My Date with: Tupac

Posted: May 12, 2015 in 90s Music, Rap
Tags: ,

As much of a music fan/snob that I am, I can admit that there are a lot of artists I’ve missed over the years. Not on purpose, but because let’s be real, it’s impossible to listen to everything out there. So I decided to go back to music school and educate myself about 90s rapper Tupac Shakur.

Getting to know Tupac took a lot of commitment. I listened exclusively to his music for a month straight, in order to really familiarize myself with his work. At first, I thought it was a lot of yelling, unnecessary cursing and inappropriate vulgarities (geez, I sound like my mom.) But once I got over that in-your-face style, I was truly impressed.

Tupac had a lot to say and nothing was off limits – even criticizing his own race. It soon became clear that he rapped the way he did in order to be heard; he had to find a way to get people’s attention. So he got real. He talked about his life, his struggles, his ups and downs; you could feel his anguish. You could tell he meant every word he said. In the early-mid 90s, no one in rap music was doing that. I mean what other rapper at that time talked about 12-year-old Brenda having a baby? It was too real, and no one wanted to get that serious about the world and society in which we all live.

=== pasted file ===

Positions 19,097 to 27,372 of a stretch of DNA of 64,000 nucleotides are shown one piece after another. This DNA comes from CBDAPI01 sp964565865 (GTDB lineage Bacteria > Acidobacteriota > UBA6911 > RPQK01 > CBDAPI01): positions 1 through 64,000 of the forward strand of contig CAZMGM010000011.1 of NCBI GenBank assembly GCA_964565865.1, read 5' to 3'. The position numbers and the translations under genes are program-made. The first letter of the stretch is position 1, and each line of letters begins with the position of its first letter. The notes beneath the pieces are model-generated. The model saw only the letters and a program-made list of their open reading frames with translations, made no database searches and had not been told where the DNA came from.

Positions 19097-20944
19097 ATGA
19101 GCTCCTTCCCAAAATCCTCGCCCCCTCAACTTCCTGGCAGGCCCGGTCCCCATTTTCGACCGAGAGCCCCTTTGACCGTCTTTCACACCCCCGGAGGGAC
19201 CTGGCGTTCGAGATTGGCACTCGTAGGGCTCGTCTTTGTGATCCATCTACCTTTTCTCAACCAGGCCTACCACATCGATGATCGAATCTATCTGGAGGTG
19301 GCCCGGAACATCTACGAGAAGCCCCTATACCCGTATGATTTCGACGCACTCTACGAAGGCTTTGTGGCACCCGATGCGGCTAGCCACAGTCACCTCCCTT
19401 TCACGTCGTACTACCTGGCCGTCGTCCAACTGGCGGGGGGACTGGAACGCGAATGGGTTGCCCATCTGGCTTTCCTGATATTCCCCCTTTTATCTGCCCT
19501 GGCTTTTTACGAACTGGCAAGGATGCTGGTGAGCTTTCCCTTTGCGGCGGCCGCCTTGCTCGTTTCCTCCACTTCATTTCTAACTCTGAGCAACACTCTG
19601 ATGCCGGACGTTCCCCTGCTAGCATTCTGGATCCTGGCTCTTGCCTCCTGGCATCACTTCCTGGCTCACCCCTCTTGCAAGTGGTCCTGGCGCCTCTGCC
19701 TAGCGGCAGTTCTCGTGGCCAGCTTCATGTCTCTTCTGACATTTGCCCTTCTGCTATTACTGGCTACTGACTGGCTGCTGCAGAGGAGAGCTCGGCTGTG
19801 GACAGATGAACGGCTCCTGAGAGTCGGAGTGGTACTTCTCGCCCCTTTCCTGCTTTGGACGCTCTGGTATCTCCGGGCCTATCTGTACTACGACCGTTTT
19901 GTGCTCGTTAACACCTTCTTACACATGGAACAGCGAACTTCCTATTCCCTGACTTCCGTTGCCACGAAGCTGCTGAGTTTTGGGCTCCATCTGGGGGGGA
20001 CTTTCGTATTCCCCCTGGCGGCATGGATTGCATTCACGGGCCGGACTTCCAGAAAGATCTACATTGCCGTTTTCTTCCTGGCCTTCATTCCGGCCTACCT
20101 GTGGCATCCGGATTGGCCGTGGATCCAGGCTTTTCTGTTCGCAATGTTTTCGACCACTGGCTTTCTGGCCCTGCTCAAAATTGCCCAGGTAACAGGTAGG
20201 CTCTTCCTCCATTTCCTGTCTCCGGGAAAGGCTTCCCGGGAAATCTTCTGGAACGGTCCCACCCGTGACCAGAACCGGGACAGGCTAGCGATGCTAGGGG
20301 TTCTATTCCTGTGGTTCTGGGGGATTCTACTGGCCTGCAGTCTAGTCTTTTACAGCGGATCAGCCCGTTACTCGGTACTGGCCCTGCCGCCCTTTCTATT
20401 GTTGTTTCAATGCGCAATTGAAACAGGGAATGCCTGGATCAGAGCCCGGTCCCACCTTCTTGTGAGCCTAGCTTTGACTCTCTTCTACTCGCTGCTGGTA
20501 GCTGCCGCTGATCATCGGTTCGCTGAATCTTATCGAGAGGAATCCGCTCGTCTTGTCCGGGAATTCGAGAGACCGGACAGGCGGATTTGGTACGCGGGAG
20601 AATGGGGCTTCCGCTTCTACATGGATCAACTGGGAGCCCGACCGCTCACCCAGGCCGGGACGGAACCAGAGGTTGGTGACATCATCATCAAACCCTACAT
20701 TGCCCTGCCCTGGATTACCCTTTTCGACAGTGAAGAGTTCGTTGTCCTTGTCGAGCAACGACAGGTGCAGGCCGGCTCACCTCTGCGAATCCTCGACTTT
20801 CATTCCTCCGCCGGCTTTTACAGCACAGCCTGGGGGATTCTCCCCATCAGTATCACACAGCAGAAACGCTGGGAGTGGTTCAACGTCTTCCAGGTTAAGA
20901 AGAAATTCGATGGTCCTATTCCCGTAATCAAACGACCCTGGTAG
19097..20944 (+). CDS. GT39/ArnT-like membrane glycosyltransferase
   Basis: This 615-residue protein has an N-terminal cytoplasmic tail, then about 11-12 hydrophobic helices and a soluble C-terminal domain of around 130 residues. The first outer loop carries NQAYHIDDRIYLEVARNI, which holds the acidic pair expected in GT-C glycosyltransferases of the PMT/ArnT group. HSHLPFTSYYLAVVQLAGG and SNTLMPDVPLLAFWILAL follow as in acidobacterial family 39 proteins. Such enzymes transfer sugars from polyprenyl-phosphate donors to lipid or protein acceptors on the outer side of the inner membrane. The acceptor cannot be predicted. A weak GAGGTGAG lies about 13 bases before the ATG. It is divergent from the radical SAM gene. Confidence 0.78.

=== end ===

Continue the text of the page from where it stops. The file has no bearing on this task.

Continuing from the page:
Tupac was the anti-hero: he gave a voice to all those desperately in need, but his approach offended some, and often times his message got lost. If more people took the time to look past his rough exterior, his anger, his violence; instead focus on his passion, and his words, Tupac would have been even more legendary than he is now. He rhymed about what was relevant to so many people, even in this day and age. I guarantee you you can find at least one Tupac track that reflects exactly what’s going on in the world today. Those who understood him, know he was a lyrical poet. Those who dismissed him as a ghetto thug, missed out on greatness.

Tupac didn’t like the way the world was, and all he wanted was change. Even if you haven’t had the same experiences he had, you can feel the injustice he’s feeling, the frustration screaming through his lyrics. He painted such a powerful picture, and created music with the ability to provoke conversations, ideas, thoughts. That’s what made/makes him a true artist, and why his music will always be immortal.


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